There are two major EU-China issues under consideration in 2016. One is whether the EU should grant China Market Economy Status (MES) and the other is the ongoing negotiations on an EU-China Investment Agreement. The two issues are separate, but closely linked. If MES is granted to China, it would have very concrete impact on anti-dumping rules in Europe, which would put up to 3.5 million jobs in Europe at risk. Moreover, it would also be an official sign that the EU accepts China as a market economy. If MES were to be granted, it would mean negotiations on an EU-China agreement based on a fiction.
The MES issue points to fundamental and profound differences between, on the one hand, enterprises at the service of a State and, on the other, States at the service of enterprises. Putting those dramatically different characteristics together based on the myth that both economies are the same is like declaring that a fox and a chicken are of the same species with the expectation that the fox will not, therefore, eat the chicken if placed in the same room.
The ETUC just released a study prepared for it by Syndex, a research firm associated with the trade union movement, entitled “ China investment policy: consequences for workers”. In his introduction to the study, ETUC General Secretary Luca Visentini, contrasted the fundamentally different approaches to investment by China and the EU as follows:
“As the study shows, China’s expansionary policies are part of a long-term strategy. For example, President Xi Jinping’s ‘ Chinese Dream’ initiative, covering a broad spectrum of policies including trade and investment, is set in a vision extending to 2049. China’s “ One Belt, One Road” and New Silk and Maritime Silk Road Initiatives demonstrate a global view that is wider than trade and encompasses political and security considerations. Chinese investment decisions are highly regulated, coordinated, and approved centrally. All this is in stark contrast to the short-term mercantilist approach of the EU and its Member States who compete rather than coordinate and leave it to individual companies to decide where and how to invest, while supporting them.”
It is clear in the study that Chinese investments in Europe are shifting in recent years from production to services. These investments include the financial sector, telecommunications, information and communications technology, as well as such areas as construction and transport. There are not yet any examples of Chinese investment with respect to privatisation of education or health care, but the study explains one disturbing privatisation experience in transport.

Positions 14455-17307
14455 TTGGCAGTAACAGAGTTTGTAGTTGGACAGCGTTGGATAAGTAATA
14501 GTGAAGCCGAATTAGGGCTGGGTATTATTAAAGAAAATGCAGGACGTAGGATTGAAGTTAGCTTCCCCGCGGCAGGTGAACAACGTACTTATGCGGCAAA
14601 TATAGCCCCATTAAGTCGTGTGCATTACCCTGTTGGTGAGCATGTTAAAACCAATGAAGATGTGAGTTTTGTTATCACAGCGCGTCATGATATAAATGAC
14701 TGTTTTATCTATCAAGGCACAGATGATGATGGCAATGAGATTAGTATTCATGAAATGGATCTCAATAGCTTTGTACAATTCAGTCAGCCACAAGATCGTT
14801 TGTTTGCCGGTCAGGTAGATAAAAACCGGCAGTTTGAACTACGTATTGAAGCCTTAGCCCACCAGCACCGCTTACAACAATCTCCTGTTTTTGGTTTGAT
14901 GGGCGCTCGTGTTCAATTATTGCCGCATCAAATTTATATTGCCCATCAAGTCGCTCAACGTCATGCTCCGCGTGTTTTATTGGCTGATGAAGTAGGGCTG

Greece was forced to privatise a number of state-owned enterprises by the EU and the IMF. Chinese investors have invested in a large number of such enterprises, including acquisition of the largest part of the Container Terminal of Piraeus Port Authority (Pier II) by the Chinese state-owned enterprise COSCO (which also owns more than 130 ships). COSCO was, subsequently, the only bidder to develop a new facility for Pier III. Piraeus is a key link in the Chinese “new silk road” or “maritime road”.
The company has effectively destroyed collective bargaining and occupational health and safety protections at Pier II; rights won by the Dockers’ union over many years. It has done so by creating a complicated web of subcontractors. The company only directly employs about 200 workers, mostly administrative personnel, while 600 to 700 others doing the company’s work are legally employed by sub-contractors with various “flexible” and casual employment schemes. The sudden drop in labour costs through such methods are also undercutting other port facilities and their workers, including at Piraeus Pier I where Dockers are still covered by collective agreements.
Of course, it is not only Chinese companies that generate precarious work in order to weaken or destroy trade unions. And, there are many similar problems with other trade and investment agreements or future agreements. But, the differences between the prospective partners are so great that certain basic issues about the nature of our societies are particularly relevant in this relationship.
Dissimilarities in strategies between China and the EU reflect the divergent manner that the respective economies are organised, but there are also many relevant political and social differences. There is an element of “self-policing” in agreements between partners having democratic systems.
Democracies normally have more transparency as well as the possibilities for citizens and workers to influence public policy. In the absence of democracy in one or both partners, “verification” of compliance with agreements is nearly impossible.
Democratic debate, rule of law and an independent judiciary, a free press, and free civil society, including trade unions are highly relevant to MES and to the contents as well as the enforceability of any bilateral investment agreement. Although democratic governance issues are relevant in all agreements, even those between democracies, democracy itself is the key to this one.
Note: According to the report, “The “Going Global” strategy dates back to 1999 and was aimed at rebalancing the trade relationship between China and the world, fostering Chinese investments abroad at a time when China had plenty of foreign reserves, but also with a view to prepare China for international competition in its domestic market as a result of opening up to foreign companies at global champion level, against the background of WTO membership (in 2001). To do so, Beijing offered Chinese companies different forms of support to help them settle overseas, export activities and mitigate commercial risks.”
The opinions expressed in this blog are those of the author and do not necessarily reflect any official policies or positions of Education International.